• Political Geography: Russia
  • Author: Cristina Chuen
  • Publication Date: 04-2005
  • Content Type: Working Paper
  • Institution: The Geneva Centre for Security Policy
  • Abstract: The Global Partnership Against the Spread of Weapons and Materials of Mass Destruction is nearly three years old. While the initiative—launched on June 27, 2002, at the G8 annual summit in Kananaskis, Canadai—brought new donors to the table and added a new sense of urgency to nonproliferation projects in Russia, to date the programs have yielded mixed results. There is much that remains to be done if the next seven years are going to fulfill the promise of Kananaskis.
  • Topic: International Relations, Security, Arms Control and Proliferation, Weapons of Mass Destruction
  • Political Geography: Russia
  • Author: William Hitchcock
  • Publication Date: 08-2000
  • Content Type: Working Paper
  • Institution: The Geneva Centre for Security Policy
  • Abstract: Two years ago, when many of us gathered together in the dramatic Alpine setting of Leukerbad to consider the recent past and the likely future of US-European relations, our group was full of dire prognostications. Russia was headed toward collapse, the EU looked weak after the Yugoslav war, NATO expansion appeared to be dividing Europe; the introduction of the euro looked liked a risky gamble that might worsen trans-Atlantic relations; and most disturbing for me as an American, my government was preoccupied with the Lewinsky scandal and the future of the Clinton presidency seemed at risk. Indeed, one of our colleagues, discussing the crisis over after-dinner drinks, declared that Clinton would resign from the presidency within matter of weeks.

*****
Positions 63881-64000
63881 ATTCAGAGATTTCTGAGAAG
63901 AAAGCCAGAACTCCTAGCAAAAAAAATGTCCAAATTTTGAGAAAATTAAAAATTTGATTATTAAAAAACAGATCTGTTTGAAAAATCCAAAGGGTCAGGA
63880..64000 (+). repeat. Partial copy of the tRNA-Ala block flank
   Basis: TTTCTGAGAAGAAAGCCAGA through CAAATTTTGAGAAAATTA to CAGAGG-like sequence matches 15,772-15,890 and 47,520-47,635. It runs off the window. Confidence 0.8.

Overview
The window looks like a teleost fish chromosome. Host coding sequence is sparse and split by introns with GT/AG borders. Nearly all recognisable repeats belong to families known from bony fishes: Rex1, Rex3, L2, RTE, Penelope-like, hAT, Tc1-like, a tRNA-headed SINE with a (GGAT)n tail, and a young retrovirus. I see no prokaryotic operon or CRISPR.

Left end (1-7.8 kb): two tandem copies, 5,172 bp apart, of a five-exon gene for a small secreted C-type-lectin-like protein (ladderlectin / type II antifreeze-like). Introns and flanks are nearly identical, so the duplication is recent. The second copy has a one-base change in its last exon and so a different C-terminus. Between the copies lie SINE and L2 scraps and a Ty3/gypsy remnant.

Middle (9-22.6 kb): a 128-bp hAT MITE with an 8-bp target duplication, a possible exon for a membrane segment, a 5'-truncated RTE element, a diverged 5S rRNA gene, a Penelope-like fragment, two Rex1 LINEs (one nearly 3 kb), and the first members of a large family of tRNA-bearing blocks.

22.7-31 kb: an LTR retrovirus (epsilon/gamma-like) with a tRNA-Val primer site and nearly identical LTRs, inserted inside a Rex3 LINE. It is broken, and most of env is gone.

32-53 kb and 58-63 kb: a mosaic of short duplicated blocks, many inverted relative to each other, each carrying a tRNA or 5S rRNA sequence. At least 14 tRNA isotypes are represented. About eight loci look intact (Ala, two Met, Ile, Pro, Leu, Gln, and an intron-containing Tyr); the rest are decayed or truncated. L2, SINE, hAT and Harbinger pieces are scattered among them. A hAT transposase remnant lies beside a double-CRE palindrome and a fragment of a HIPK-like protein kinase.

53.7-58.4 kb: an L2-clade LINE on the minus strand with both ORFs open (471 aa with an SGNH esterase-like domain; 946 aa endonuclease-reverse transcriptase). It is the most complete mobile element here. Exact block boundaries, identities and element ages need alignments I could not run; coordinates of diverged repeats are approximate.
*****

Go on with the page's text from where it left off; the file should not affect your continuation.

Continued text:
• Topic: Security, Defense Policy, NATO
  • Political Geography: Russia, United States, Europe, Asia
  • Author: Anne Deighton
  • Publication Date: 08-2000
  • Content Type: Working Paper
  • Institution: The Geneva Centre for Security Policy